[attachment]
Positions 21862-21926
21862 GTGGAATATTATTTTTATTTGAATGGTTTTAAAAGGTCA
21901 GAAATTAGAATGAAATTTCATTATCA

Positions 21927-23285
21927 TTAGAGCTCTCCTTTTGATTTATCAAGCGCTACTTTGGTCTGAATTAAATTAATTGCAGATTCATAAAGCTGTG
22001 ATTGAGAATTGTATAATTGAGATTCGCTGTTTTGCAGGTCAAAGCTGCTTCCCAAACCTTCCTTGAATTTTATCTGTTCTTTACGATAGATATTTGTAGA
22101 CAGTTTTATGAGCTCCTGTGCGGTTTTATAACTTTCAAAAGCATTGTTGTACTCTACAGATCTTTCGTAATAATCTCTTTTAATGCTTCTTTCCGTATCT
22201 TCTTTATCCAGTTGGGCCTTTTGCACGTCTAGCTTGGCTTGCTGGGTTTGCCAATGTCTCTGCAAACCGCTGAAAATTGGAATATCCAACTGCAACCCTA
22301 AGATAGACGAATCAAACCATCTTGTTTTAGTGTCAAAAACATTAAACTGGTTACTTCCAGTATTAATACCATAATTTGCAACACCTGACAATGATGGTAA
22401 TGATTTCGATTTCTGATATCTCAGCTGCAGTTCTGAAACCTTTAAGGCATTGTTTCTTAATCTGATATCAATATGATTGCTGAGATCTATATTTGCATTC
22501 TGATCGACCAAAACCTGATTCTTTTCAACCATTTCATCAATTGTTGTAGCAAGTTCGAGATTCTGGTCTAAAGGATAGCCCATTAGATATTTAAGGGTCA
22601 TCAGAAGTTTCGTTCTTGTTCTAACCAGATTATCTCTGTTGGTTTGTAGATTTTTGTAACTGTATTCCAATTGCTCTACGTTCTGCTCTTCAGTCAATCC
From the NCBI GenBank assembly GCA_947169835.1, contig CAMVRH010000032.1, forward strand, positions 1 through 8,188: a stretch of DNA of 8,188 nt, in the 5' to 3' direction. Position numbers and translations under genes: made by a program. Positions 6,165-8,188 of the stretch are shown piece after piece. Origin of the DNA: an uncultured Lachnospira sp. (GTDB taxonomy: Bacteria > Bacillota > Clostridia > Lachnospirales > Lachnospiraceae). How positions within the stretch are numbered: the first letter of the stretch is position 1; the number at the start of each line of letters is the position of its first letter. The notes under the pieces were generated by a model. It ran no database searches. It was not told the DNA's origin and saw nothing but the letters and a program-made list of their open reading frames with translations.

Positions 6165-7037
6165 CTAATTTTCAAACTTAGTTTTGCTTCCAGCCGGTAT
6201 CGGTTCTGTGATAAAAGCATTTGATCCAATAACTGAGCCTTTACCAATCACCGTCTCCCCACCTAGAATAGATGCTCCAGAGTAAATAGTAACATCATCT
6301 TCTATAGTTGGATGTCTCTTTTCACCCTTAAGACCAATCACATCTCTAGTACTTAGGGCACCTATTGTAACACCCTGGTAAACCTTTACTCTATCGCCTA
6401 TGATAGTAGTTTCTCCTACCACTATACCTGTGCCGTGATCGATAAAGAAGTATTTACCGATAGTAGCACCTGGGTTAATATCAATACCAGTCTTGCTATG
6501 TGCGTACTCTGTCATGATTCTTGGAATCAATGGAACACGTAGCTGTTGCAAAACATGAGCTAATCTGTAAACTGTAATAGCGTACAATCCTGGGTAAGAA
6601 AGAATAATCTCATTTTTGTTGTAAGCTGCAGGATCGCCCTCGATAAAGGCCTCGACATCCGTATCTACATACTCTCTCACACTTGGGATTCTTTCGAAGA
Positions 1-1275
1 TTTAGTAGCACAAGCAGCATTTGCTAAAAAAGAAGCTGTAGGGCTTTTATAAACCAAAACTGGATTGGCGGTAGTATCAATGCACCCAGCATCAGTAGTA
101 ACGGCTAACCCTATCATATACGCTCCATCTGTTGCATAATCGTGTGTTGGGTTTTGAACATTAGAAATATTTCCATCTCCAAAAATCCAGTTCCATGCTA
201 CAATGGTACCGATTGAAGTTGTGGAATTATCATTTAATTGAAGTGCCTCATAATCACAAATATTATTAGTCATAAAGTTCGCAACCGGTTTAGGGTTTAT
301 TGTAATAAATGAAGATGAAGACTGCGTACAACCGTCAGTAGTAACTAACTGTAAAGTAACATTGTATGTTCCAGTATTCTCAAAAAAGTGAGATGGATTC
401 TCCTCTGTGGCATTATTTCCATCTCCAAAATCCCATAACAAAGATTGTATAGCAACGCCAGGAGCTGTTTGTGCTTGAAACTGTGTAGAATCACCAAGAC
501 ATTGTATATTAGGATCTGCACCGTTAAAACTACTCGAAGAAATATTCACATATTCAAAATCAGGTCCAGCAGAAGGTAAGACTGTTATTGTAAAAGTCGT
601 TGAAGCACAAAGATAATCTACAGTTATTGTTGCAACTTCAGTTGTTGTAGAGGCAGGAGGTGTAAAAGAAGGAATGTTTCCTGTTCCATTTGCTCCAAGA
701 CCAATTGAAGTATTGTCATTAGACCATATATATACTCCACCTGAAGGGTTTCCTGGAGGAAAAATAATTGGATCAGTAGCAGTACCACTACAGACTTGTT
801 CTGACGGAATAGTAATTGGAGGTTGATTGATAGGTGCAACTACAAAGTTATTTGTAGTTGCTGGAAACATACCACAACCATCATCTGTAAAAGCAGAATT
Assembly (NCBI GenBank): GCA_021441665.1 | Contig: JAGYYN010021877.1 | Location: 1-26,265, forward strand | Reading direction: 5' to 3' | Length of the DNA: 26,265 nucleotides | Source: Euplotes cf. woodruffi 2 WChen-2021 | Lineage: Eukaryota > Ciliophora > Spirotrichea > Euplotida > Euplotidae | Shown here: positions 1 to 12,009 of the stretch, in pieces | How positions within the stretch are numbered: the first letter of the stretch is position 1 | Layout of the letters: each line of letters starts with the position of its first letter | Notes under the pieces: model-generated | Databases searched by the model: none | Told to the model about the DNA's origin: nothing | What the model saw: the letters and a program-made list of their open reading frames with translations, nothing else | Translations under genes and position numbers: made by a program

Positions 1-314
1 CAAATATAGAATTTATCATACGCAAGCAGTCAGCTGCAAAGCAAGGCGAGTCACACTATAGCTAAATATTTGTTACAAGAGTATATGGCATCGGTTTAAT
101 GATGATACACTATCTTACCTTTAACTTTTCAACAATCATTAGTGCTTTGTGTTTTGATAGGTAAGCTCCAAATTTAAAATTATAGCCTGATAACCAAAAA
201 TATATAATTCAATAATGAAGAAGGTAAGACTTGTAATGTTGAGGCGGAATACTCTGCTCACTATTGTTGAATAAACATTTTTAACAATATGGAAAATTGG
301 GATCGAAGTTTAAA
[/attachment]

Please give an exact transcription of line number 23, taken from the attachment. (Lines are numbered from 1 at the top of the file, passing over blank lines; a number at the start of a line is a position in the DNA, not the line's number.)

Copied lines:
101 ACGGCTAACCCTATCATATACGCTCCATCTGTTGCATAATCGTGTGTTGGGTTTTGAACATTAGAAATATTTCCATCTCCAAAAATCCAGTTCCATGCTA